Aristotle and Nabokov: Salman Mohtadi’s thoughts
In Good Readers and Good Writers, Russian writer Vladimir Nabokov outlines the way a reader must approach a literary work, and what characteristics must it have in order to become a masterpiece. Although some of his concepts overlap Aristotelian ideas on art, such as art being a catalyst of catharsis, he challenges Aristotle’s idea of holism by stating art is mixture of chaotic pieces interwoven together by the artist, points out art is not an imitation of reality, as Aristotle argued, but an invention of it; and while Aristotle claimed art creates a relationship between the reader and the writer through which emotions such as fear and pity interact with each other, Nabokov contends the first, in order to fully grasp the latter’s world, must stay aloof, or detached from his heart and emotions.
Nabokov argues that a work of art consists of fragments of the artist’s imagination harmoniously sorted out by him. This idea contrasts Aristotle’s holistic concept in which art is an imitation of an action as a whole. Nabokov states: “The material of this world may be real enough but does not exist at all as an existing entirety: it is chaos, and to this chaos the author says ‘go!’ allowing the world to flicker and to fuse” (632). Aristotle held that a story must be a copy of a complete and full action, and defined that action as that which has a beginning, middle, and end (30). There is no chaos, nothing out of order, in Aristotle’s definition of a story. Therefore its materials, actions and everything within it must exist as an entirety and not as existing random pieces fused together.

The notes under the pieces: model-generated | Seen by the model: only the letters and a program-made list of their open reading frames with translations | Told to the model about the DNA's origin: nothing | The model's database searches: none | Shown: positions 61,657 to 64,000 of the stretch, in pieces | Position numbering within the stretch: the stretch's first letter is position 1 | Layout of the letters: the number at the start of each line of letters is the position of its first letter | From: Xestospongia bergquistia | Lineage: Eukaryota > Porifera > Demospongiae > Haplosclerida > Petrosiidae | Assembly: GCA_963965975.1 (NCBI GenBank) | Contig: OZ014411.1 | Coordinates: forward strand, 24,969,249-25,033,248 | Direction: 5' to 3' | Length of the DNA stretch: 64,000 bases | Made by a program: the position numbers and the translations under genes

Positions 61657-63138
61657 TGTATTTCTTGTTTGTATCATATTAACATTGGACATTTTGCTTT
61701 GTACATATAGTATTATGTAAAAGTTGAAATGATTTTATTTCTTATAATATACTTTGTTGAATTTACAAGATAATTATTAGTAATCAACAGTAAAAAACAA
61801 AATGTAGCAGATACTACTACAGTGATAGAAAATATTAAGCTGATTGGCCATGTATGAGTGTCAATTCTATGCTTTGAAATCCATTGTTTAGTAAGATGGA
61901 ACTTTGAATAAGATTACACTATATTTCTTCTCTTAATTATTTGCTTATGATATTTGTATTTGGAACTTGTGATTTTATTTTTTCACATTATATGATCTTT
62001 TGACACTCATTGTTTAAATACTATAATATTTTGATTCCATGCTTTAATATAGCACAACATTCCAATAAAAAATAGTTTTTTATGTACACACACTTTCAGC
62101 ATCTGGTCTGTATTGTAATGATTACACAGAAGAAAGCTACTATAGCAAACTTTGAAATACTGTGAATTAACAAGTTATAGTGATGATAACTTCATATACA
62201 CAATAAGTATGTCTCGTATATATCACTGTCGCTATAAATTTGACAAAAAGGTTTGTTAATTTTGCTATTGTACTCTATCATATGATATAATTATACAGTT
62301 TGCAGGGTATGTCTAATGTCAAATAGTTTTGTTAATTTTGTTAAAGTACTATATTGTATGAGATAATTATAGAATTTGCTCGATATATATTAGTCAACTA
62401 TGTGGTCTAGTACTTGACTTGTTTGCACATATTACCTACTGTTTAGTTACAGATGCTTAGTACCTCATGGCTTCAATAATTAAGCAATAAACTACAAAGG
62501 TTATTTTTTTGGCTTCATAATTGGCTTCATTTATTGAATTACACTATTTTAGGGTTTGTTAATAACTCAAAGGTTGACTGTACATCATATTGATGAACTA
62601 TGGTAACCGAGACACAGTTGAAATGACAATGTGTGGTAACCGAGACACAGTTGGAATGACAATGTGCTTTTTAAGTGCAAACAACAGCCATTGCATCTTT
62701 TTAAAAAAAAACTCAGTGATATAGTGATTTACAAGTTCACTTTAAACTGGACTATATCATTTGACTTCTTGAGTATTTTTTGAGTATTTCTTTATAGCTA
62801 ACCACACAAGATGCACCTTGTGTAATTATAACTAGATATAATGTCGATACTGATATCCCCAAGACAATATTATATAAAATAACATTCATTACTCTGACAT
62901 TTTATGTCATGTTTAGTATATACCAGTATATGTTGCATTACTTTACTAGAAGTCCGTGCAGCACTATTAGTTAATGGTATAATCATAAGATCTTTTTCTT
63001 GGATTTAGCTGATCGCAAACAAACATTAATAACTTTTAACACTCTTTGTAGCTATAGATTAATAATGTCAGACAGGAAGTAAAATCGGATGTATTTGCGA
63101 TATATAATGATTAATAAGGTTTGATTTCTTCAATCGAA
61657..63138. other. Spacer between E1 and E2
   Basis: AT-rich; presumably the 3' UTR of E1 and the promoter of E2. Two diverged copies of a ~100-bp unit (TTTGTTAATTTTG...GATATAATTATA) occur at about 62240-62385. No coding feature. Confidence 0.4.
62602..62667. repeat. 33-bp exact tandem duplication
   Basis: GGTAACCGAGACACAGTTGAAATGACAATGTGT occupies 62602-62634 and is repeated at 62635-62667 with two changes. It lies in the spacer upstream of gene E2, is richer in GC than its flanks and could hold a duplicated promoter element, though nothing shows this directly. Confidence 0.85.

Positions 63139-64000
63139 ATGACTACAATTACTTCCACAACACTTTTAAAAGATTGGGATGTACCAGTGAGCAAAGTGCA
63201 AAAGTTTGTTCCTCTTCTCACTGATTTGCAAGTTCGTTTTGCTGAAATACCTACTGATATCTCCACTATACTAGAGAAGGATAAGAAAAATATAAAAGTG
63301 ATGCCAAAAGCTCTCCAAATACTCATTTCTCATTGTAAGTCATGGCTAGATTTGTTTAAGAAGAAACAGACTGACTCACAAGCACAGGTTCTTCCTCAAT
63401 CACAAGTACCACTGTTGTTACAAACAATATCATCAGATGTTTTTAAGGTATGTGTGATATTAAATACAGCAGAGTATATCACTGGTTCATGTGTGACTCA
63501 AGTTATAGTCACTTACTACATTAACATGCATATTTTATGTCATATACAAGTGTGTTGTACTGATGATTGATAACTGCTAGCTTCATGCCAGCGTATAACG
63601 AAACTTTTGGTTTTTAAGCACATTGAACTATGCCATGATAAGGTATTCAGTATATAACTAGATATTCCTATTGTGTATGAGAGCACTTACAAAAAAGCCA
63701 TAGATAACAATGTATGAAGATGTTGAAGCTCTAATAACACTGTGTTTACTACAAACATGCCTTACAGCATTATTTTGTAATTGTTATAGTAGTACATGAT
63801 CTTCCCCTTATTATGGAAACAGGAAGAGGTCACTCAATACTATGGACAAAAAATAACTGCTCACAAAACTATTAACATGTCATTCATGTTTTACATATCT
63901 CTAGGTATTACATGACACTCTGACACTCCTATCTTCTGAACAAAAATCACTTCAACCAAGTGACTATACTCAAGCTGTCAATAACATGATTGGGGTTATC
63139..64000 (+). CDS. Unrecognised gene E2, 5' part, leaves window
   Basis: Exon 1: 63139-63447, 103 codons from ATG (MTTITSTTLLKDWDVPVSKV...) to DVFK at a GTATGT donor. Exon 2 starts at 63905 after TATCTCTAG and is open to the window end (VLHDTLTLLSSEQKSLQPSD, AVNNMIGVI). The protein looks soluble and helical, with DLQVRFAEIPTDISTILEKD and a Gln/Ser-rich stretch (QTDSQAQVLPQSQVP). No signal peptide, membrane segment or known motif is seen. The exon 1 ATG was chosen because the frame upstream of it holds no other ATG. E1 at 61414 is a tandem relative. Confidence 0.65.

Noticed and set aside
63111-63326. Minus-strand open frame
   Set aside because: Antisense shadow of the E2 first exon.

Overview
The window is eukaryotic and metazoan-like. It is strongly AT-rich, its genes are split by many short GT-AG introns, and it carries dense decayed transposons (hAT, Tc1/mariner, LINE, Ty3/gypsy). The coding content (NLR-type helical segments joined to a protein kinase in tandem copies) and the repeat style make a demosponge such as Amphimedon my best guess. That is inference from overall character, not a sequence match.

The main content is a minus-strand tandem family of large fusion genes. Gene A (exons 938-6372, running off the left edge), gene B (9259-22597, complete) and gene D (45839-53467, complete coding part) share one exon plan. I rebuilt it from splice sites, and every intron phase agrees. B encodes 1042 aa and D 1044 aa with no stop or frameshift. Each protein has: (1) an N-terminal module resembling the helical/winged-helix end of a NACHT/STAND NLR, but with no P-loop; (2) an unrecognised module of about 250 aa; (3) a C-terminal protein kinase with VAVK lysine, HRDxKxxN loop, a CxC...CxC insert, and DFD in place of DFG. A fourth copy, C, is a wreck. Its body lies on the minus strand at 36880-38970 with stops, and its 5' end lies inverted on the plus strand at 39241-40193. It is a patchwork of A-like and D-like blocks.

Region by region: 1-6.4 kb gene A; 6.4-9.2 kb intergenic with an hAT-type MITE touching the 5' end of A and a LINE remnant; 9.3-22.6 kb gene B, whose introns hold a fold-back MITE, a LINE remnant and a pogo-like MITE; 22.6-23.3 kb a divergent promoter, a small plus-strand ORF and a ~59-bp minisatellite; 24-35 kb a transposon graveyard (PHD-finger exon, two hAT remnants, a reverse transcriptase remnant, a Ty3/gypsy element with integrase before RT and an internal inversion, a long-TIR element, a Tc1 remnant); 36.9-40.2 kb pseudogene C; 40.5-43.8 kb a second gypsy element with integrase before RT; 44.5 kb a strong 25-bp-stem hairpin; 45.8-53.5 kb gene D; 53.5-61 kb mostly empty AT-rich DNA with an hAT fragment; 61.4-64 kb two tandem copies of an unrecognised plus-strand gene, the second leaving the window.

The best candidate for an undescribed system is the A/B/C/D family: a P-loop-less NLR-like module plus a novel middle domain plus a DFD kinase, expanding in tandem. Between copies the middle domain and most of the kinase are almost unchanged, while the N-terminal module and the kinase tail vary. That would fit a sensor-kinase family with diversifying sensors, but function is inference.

Aristotle’s definition of a story also contrasts Nabokov’s description in that one is about imitating while the other consists of creating. Nabokov states that a masterpiece is a great fairy tale in which “Time and space, the colors of seasons, the movements of muscles and minds… [all are] for writers of genius” (632). That is, the whole world is not an imitation of reality but a reflection of the artist’s imagination who is the master of the universe he creates since it is he who sets the setting –the time and space- in a story, portrays a landscape never seen or descriptions only imagined. For instance, an artist who tells a story about his character’s encounter with a wolf even though the action never happened, creates a world and describes the beast’s movements and ferocious teeth in order for the receptor to understand and immerse himself in that imaginative place. On the other hand in Aristotle’s world time and space are components the author does not create but simulates from reality and the closest that simulation is from reality the better the quality of the work and the more it engages with the audience.
Furthermore, Nabokov points out the reader must stay detached. He must not read with his heart and mind but join reason and art together to enjoy and take pleasure of the work of art (635). For Aristotle there is no particular detachment. Art is a means through which an emotional relationship between the artist and the receptor is established where the first transmits fear to the audience and the latter shows its pity, and it is in this way that the viewer takes pleasure in the work of art. Therefore, although both agree that art is a creation, whether an imitation of reality or a reflection of one’s imagination, and that it leads to an emotional catharsis which eventually leads to pleasure and delight, the way each lead to it differs.
Good Readers and Good Writers is a description of Nabokov’s point of view of art as an invention of an artist who links to his imagination to create a world, and also his perspective about how art should be viewed. Though it contrasts to Aristotle’s concepts of holism, imitation, and attachment of the viewer to the artist, it coincides on arts final goal to provoke catharsis and delight to the viewer.
Brereton, John C., and Peterson, Linda H. The Norton Reader an Anthology of Nonfiction.
New York: W. W. Norton & Company, 2008. Print.
Aristotle. Poetics. Trans. Joe Sachs. Newburyport, Massachusetts: R. Pullins Company, 2006.